Similarly, for a worker, an employment opportunity presents a chance to offer his/her services against remuneration. If for some reason such employment does not satisfy the individual – the conditions of work may be unsuitable, there could be better opportunities elsewhere, the demands of the position may go beyond one’s given duties, etc. – s/he may decide to willfully terminate the contract.
Here, the choice of pursuing the work remains firmly with the employee, assuming that s/he is a diligent worker, and it is for him/her to decide if the contract is tenable or not. If it is the latter, the employee is free to leave the job, with or without notice. From these two perspectives, we learn a couple of important things about EAW: first that it is based on the freedom of contract and is thus voluntary, and second, that it maintains efficiency at the workplace. EAW also makes for the freedom of contract as an end in itself (Epstein, p. 122).
The tenets of individual rights, including economic freedom, are paramount in any system of social justice which follows the norms of free societies; thus, the liberties of men must be protected, instead of being subject to undue regulation. The employer and the employee are both (economically) free in formulating a contract of mutual benefit, where the former expects meritorious performance and the latter expects suitable monetary compensation for the same. Both of these expectations are rational; if either party fails to live up to their end of the contract, it is also rational that the other be at liberty to terminate it.
This ensures several things: firstly, the contract fixes productivity as the critical aspect of the mutual agreement; secondly, it guards against employees entrenching themselves in their positions, regardless of any evaluation of their performance; thirdly, it allows the employee the liberty of ascertaining the merits of (a particular) employment and quit the same if it is no longer beneficial. Thus, EAW guarantees economic liberty when participating in the market, and fairness to the participants. Of course, as mentioned earlier, there are several arguments against EAW, while calling for its replacement by due process.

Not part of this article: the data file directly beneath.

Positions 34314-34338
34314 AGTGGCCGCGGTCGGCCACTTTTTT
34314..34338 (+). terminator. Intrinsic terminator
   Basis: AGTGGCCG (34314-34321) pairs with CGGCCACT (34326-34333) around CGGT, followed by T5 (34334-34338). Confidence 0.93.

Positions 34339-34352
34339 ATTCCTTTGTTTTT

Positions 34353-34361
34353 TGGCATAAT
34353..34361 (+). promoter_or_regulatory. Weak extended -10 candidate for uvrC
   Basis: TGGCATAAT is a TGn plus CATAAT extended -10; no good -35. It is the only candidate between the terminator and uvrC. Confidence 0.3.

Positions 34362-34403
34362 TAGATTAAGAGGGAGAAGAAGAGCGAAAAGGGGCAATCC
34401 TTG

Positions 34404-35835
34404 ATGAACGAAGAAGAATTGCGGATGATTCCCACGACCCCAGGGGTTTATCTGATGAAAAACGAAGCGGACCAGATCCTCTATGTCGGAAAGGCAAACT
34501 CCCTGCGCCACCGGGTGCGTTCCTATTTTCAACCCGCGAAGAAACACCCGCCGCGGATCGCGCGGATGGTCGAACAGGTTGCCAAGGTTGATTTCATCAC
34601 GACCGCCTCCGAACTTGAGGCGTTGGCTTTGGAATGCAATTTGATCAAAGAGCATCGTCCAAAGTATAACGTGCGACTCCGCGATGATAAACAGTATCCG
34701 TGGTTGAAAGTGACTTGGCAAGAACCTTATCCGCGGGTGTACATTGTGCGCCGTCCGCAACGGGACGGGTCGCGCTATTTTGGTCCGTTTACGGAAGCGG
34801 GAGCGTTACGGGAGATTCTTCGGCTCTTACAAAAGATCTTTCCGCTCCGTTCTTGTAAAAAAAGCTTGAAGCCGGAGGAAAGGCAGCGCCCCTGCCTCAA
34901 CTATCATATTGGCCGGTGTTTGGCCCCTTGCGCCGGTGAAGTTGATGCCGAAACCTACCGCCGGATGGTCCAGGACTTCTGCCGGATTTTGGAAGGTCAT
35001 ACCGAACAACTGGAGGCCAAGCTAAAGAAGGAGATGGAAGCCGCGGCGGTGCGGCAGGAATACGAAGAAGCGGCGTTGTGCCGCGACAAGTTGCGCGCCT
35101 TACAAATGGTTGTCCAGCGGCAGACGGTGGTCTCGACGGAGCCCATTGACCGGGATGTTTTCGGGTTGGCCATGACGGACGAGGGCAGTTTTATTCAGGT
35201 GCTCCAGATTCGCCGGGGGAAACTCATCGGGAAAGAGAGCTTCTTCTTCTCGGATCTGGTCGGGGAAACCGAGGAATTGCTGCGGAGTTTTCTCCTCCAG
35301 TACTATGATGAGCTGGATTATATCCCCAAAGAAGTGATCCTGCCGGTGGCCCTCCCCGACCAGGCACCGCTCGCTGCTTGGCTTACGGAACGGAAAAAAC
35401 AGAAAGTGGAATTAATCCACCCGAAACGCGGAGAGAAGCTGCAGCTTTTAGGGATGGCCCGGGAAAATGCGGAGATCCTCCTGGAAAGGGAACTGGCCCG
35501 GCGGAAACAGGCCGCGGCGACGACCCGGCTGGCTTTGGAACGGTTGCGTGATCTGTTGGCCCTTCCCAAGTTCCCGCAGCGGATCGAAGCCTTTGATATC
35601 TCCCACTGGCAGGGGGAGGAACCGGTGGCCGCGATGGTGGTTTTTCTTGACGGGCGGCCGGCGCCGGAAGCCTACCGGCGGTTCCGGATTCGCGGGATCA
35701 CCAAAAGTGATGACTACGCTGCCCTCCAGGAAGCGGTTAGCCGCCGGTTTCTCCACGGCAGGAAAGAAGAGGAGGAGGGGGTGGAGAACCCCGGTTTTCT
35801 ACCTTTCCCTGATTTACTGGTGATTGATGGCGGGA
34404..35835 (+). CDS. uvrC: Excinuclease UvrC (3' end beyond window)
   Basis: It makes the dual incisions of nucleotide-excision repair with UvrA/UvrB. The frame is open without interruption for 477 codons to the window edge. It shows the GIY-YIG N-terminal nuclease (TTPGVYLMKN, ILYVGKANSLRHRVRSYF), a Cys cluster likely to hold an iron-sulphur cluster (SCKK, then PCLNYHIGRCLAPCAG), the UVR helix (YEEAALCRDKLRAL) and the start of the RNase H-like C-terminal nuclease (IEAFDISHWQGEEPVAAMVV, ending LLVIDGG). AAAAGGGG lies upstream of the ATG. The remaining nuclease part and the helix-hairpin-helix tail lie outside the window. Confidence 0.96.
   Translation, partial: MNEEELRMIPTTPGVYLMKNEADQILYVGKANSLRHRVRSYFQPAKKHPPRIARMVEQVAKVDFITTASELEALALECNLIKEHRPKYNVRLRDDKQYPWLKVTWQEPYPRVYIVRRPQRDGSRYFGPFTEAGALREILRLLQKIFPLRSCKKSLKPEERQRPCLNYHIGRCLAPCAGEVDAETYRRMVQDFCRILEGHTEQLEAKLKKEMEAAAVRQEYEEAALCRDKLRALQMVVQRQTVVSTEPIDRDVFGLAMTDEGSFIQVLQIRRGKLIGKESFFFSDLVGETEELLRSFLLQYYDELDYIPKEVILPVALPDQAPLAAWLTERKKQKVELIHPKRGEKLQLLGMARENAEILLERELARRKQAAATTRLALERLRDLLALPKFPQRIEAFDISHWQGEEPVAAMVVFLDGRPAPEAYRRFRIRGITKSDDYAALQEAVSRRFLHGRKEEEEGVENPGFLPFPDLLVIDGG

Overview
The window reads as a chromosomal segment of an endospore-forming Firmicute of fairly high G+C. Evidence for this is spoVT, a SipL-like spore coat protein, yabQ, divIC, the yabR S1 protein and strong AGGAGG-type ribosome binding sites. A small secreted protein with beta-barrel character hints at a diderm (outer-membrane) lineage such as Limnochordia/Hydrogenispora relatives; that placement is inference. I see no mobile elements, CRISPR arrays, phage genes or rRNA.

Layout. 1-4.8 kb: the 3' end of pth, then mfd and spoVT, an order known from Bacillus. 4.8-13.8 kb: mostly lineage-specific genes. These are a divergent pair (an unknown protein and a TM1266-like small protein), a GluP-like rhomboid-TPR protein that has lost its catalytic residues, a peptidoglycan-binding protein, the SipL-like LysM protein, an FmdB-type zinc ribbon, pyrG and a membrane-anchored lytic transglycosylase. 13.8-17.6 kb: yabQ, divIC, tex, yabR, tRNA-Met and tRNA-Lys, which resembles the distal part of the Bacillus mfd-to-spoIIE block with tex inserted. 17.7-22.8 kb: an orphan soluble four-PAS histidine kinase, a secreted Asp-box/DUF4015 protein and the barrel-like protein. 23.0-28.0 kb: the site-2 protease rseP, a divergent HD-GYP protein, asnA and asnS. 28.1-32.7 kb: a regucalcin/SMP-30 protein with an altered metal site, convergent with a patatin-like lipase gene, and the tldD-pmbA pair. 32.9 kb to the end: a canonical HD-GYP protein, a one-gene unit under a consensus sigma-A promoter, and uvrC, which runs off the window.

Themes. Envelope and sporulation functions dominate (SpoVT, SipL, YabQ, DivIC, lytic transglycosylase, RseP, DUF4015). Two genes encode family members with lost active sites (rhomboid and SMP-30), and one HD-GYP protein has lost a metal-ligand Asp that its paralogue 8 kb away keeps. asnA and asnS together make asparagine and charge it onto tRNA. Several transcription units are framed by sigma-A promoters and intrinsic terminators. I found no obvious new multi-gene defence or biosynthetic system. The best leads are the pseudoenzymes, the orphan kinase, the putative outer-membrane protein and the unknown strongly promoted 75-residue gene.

In fact, Werhane and Radin present a persuasive case of how EAW does not necessarily preclude the operation of due process in private companies, by saying that the latter is both a moral corporate duty and consistent with “management decision-making” (p. 121-122). However, there two problems here: firstly, a corporation must of course be mindful of the loyalty and service provided by its employees; however, a moral obligation cannot stretch to include inefficient performance and failure to comply with contractual obligations.
Thus, when productivity is the criterion, an unproductive employee does not warrant any moral responsibility. Think of a teacher who habitually gives incorrect or inaccurate instruction: no institution of learning can have any moral responsibility towards the concerned educator. A corporation, through its work, generates wealth and creates employment; these are important social contributions. In fact, it can be argued that it is a moral responsibility not to detract from such efforts, as unproductive employees do.